Once we are finished reading the book, I hope that we have built a foundation for a shared knowledge amongst the staff of the PLC principles. However, I am not so sure we will have developed the commitment to the underlying PLC principles, especially the commitment to ensuring that all students learn at a high level.

I believe our staff belief systems represent varying degrees of each of the the four assumptions of the statement "all kids can learn...." identified on pages 59-60 of Professional Learning Communities at Work. As a result, I anticipate challenges in obtaining staff consensus while developing a mission statement that commits to a high level of learning for all. I understand the importance of conversation and contention that leads to greater commitment to the mission statement. However, I do not want to get bogged down and lose momentum from too much contention.


1. I am aware of the questions identified for the mission development process on page 40 of Learning by Doing and pages 91-93 in The Collaborative Administrator. I plan to use some of these questions as a foundation for developing our mission. What are some other exercises that leadership teams have successfully used to build consensus amongst staffs and helps guide staff toward developing a mission statement that commits to ensuring a high level of student learning for all?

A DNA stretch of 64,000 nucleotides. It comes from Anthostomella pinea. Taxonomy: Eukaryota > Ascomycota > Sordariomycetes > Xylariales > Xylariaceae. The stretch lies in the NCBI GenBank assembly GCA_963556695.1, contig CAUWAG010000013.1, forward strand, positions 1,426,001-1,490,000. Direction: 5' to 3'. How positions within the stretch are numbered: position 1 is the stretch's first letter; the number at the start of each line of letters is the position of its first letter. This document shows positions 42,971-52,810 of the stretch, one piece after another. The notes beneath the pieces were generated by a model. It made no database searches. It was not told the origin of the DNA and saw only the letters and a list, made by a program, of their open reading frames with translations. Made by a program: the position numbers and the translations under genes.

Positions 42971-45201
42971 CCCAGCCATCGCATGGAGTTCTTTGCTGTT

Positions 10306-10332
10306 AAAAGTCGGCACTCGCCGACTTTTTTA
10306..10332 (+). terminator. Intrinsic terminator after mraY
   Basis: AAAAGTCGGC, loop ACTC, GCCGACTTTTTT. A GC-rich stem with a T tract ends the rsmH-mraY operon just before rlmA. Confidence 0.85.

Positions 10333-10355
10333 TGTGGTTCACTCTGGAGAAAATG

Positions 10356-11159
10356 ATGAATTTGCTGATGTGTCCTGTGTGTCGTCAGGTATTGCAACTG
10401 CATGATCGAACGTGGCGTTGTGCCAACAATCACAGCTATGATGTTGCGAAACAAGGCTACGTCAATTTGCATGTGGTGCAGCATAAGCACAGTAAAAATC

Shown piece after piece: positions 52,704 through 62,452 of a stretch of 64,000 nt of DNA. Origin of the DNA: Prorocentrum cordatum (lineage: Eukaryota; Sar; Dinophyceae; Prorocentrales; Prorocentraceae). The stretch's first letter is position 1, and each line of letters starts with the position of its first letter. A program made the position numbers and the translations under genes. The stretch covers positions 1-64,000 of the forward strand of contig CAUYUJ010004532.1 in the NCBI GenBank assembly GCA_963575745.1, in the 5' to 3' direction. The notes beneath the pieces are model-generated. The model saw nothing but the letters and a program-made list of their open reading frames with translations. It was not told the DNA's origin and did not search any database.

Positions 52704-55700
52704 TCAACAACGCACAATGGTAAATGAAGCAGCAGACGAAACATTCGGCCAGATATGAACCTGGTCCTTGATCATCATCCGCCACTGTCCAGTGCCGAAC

2. Are there points of contact out there at the high school level that have recently worked through the consensus building process of developing shared mission/vision/values/goals who could provide lessons learned?

Thank you,

Posted on

Twitted by jswiatek

[...] This post was Twitted by jswiatek - [...]

Posted on

Langwitches » links for 2009-04-30

[...] Stop Blaming and Take Action: One Teacher's Manifesto Dear Esteemed Colleagues, [...]

Posted on


I only wish that every teacher felt this way. I have encountered so many "professionals" that complain all day, but never come up with any solutions.
I love that this article showcases someone that is proactive in the teaching field. I hope to implement similar things in my school, but I do not know how receptive people will be. This article gives me hope.
Thank you,

Posted on


Sara, Wow! Just prior to reading your blog I sent out a message to my faculty about staying the course. I should have just sent your comments. I have included some of my comments to them and will share yours with them.

"....This is why it is even more important to stay the course.